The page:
Volkswagen cheats emissions tests in 11 million vehicles | Gallery Drinkware (Formerly Water Gallery)

Gallery Drinkware (Formerly Water Gallery)

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Volkswagen dropped the ball, big time

Volkswagen is in hot water

Volkswagen, the world's largest automaker and one of Germany's most important exports, installed software in 11 million cars that enabled it to cheat on emissions tests. Their CEO of eight years, Martin Winterkorn, resigned this week, accepting responsibility for the company to begin a "clear start" in the wake of the scandal. Good luck with that, Volkswagen-- trust has been broken, to put it mildly. The company faces enormous challenges, both financially and in regard to its destroyed reputation. VW stock prices have crashed and its profit forecast has been ruined for at least the next year, with the company having to set aside $7.3 billion for damage control and recall costs. On top of all that, Volkswagen faces civil and probable criminal cases in the US, which could tack on billions of dollars more to an already astronomical economic disaster for the company.

Arguably the most tragic and pathetic aspect of this scandal is the environmental impact. In an ironic twist, Volkswagen had previously signed a public pledge to be a leader in "consistent positive business engagement with policymakers on climate issues." And yet the software that was installed in millions of VW automobiles to evade emissions regulators allowed the vehicles to emit 40 times the legal amount of nitrogen oxide. Not only has this destroyed VW's reputation as an environmental leader in the business world, but this mess will also fuel skeptics' view that businesses are just giving lip service when it comes to helping the climate. Quite a coincidence in timing, considering the fact that this very week scores of companies are gathering in New York for the seventh annual "Climate Week," committing to creating a low-carbon economy. This Volkswagen scandal underscores the fact that sadly, many companies keep their financial bottom lines far higher on their priority list than environmental responsibility and this just has to change. VW decided that cheating the system to keep short-term profits coming in was far more valuable than long-term commitment to environmental change...and ironically, now they are paying a far higher price in terms of both their reputation and their financial standing.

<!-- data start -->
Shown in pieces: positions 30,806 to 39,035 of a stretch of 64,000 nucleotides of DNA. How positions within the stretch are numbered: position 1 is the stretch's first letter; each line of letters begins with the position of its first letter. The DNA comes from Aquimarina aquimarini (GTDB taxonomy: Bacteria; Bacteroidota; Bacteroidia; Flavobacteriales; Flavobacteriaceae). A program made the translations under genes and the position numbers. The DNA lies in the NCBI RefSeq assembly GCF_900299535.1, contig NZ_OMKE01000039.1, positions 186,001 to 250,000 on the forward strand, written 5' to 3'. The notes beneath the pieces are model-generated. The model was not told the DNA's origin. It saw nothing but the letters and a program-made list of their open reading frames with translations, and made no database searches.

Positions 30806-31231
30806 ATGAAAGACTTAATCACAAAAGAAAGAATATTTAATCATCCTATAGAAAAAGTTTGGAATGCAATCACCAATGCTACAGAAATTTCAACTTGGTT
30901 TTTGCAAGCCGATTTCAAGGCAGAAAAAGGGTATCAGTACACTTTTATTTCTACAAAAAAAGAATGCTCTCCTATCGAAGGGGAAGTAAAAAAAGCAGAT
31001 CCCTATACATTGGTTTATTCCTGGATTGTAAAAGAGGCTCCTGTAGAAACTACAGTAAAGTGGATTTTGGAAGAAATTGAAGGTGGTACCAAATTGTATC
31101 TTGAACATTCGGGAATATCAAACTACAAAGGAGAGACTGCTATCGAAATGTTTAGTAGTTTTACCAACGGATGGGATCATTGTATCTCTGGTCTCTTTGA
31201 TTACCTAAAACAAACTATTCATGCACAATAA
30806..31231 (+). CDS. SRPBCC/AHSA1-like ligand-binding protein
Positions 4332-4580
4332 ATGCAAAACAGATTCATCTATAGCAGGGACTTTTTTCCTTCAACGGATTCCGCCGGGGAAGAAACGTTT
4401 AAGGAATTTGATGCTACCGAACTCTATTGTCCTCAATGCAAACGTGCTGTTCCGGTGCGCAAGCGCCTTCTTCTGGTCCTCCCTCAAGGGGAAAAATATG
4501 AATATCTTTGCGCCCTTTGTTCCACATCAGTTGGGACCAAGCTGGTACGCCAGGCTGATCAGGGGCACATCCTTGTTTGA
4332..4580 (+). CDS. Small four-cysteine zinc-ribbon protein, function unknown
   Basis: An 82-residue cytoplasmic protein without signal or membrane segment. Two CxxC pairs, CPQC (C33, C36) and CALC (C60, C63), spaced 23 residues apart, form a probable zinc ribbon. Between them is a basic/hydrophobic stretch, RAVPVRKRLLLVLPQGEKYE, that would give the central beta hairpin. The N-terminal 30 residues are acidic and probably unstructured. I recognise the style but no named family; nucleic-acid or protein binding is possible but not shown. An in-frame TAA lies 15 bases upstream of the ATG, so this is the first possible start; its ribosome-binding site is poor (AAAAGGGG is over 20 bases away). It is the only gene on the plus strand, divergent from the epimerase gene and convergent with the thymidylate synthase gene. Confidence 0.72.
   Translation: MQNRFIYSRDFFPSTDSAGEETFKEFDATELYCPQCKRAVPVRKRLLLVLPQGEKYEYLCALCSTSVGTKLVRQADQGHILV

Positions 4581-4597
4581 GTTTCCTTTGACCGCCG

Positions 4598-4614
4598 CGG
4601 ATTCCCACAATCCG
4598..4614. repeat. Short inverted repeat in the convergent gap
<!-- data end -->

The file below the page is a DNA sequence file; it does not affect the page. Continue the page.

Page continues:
At Water Gallery, we always make the effort to support businesses who give back to environmental causes and utilize responsible environmental practices as much as possible. We are proud to say that with every sale we make, we give back 4% of gross sales to environmental causes (3% to the Wyland Foundation and 1% for the Planet). It's very sad and scary to think that we have to be skeptical when it comes to whether companies are being honest about their environmental commitment, especially big businesses who dominate so much of the market. The health of the environment is of the greatest importance and with scandals like this hitting the news, it just inspires us at Water Gallery all the more to create a company committed to sustainability and respect for the natural world around us.

2 comments

Feb 09, 2016 • Posted by Brittany

Can’t believe Volkswagen would do such a thing. Really makes you think twice before buying.

Oct 06, 2015 • Posted by Orla Donlyn

We need more B-corps, it’s hard to trust any big company that has shareholders to please. So glad you guys are giving back, keep up the great work.

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